Appeals,18 wherein the Court held that if every error committed by the trial court
were to be a proper object of review by certiorari, then trial would never come to
an end and the appellate court dockets would be clogged with petitions
challenging every interlocutory order of the trial court. It concluded that the acts of
Judge Kapili did not constitute grave abuse of discretion equivalent to lack of
jurisdiction.
Finally, the trial court admonished petitioners' counsel to "bear in mind that as an
officer of the court, he is tasked to observe the rules of procedure, not to unduly

A preliminary observation. The Court of Appeals had initially dismissed the petition
lodged by petitioners on account of their failure to attach several relevant
pleadings, citing Section 3, Rule 46 of the 1997 Rules of Civil Procedure. Before
this Court, petitioners devote some effort in arguing that the Court of Appeals
erred in dismissing the petition on that procedural ground, while respondents in
their comment similarly undertook to defend the appellate court's action on that
point. We do not doubt that under Section 3, Rule 46 of the 1997 Rules of Civil
Procedure, the Court of Appeals has sufficient discretion to dismiss the petition for
failure of petitioner to comply with the requirements enumerated in the section,
including "such material portions of the record as are referred to [in the petition],
and other documents relevant or pertinent thereto."20 At the same time,
"[d]ismissal of appeals purely on technical grounds is frowned upon and the rules
of procedure ought not to be applied in a very rigid, technical sense, for they are
adopted to help secure, not override, substantial justice, and thereby defeat their
very aims."21 Thus, the Court has not hesitated to view Section 3 of Rule 46 with a
liberal outlook, ruling for example that it was not necessary to attach certified true
copies of such material portions of the record as referred to therein.22
The situation in this case bears similarity to that which transpired in CortezEstrada v. Heirs of Samut.23 Therein, the petitioner had failed to attach material
documents to her petition before the Court of Appeals. The Court of Appeals held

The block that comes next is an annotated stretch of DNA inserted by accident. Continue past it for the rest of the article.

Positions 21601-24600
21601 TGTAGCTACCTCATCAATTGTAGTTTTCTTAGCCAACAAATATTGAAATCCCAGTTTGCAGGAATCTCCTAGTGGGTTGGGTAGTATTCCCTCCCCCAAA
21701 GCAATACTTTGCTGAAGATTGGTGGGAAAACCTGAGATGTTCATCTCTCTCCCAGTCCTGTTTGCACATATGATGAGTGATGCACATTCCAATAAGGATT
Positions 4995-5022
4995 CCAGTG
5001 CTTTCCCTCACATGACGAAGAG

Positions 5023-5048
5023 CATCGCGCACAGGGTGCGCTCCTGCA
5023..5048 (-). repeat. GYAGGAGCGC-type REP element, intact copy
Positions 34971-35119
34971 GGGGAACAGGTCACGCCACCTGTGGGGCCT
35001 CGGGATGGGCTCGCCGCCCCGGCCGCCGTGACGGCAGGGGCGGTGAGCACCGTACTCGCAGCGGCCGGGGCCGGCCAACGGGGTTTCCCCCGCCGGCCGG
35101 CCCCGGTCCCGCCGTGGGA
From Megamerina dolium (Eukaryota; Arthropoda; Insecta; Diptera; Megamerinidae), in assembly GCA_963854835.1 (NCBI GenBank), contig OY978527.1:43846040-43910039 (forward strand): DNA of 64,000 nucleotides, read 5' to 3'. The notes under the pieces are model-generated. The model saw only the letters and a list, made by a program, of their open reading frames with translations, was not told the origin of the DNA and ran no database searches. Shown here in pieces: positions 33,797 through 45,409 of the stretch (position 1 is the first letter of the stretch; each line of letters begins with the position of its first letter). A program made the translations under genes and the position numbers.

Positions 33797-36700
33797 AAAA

the petition was dismissible for such procedural infirmities, yet it nonetheless
proceeded to rule against the petitioner on the merits. The Supreme Court agreed
with the appellate court that the petition was procedurally infirm, yet found partial
merit in its arguments and consequently granted partial relief in favor of the
petitioner. In this case, the Court of Appeals, in resolving the motion for
reconsideration, proceeded to make a judgment on the merits. Similarly, this Court
finds ample basis to review the decision of the trial court as affirmed by the
appellate court, notwithstanding the procedural flaw that originally accompanied
the petitiona flaw which petitioners did seek to remedy when they belatedly
attached the relevant documents to their motion for reconsideration.
Ultimately, there are important reasons to consider the case on the merits. This
case affords the Court the opportunity to clarify the authority granted to a trial
judge in relation to pre-trial proceedings.
The order of the RTC allowing respondents to present evidence ex parte was
undoubtedly to the detriment of petitioners. Since the RTC would only consider
the evidence presented by respondents, and not that of petitioners, the order
strikes at the heart of the case, disallowing as it does any meaningful defense
petitioners could have posed. A judgment of default against a defendant who
failed to attend pre-trial, or even any defendant who failed to file an answer,

implies a waiver only of their right to be heard and to present evidence to support
their allegations but not all their other rights.24